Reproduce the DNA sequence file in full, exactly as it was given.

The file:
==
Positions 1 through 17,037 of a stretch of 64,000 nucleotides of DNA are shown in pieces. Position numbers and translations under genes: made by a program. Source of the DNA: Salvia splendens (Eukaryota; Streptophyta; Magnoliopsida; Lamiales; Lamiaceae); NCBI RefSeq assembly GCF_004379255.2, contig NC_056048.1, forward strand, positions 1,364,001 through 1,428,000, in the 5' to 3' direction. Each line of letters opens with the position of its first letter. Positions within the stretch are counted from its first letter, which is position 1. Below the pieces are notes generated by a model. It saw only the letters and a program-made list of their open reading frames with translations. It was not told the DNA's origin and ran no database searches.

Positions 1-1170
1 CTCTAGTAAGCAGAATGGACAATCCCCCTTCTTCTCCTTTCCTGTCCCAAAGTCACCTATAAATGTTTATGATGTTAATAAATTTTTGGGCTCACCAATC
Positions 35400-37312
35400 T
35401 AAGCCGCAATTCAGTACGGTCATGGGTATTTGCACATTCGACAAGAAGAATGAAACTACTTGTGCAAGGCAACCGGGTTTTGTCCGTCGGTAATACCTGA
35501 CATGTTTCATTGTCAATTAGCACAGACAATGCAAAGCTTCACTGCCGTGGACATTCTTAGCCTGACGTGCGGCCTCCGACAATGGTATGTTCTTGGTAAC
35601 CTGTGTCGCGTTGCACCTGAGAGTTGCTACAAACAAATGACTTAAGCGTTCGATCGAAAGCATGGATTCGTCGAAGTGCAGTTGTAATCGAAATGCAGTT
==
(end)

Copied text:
Positions 1 through 17,037 of a stretch of 64,000 nucleotides of DNA are shown in pieces. Position numbers and translations under genes: made by a program. Source of the DNA: Salvia splendens (Eukaryota; Streptophyta; Magnoliopsida; Lamiales; Lamiaceae); NCBI RefSeq assembly GCF_004379255.2, contig NC_056048.1, forward strand, positions 1,364,001 through 1,428,000, in the 5' to 3' direction. Each line of letters opens with the position of its first letter. Positions within the stretch are counted from its first letter, which is position 1. Below the pieces are notes generated by a model. It saw only the letters and a program-made list of their open reading frames with translations. It was not told the DNA's origin and ran no database searches.

Positions 1-1170
1 CTCTAGTAAGCAGAATGGACAATCCCCCTTCTTCTCCTTTCCTGTCCCAAAGTCACCTATAAATGTTTATGATGTTAATAAATTTTTGGGCTCACCAATC
Positions 35400-37312
35400 T
35401 AAGCCGCAATTCAGTACGGTCATGGGTATTTGCACATTCGACAAGAAGAATGAAACTACTTGTGCAAGGCAACCGGGTTTTGTCCGTCGGTAATACCTGA
35501 CATGTTTCATTGTCAATTAGCACAGACAATGCAAAGCTTCACTGCCGTGGACATTCTTAGCCTGACGTGCGGCCTCCGACAATGGTATGTTCTTGGTAAC
35601 CTGTGTCGCGTTGCACCTGAGAGTTGCTACAAACAAATGACTTAAGCGTTCGATCGAAAGCATGGATTCGTCGAAGTGCAGTTGTAATCGAAATGCAGTT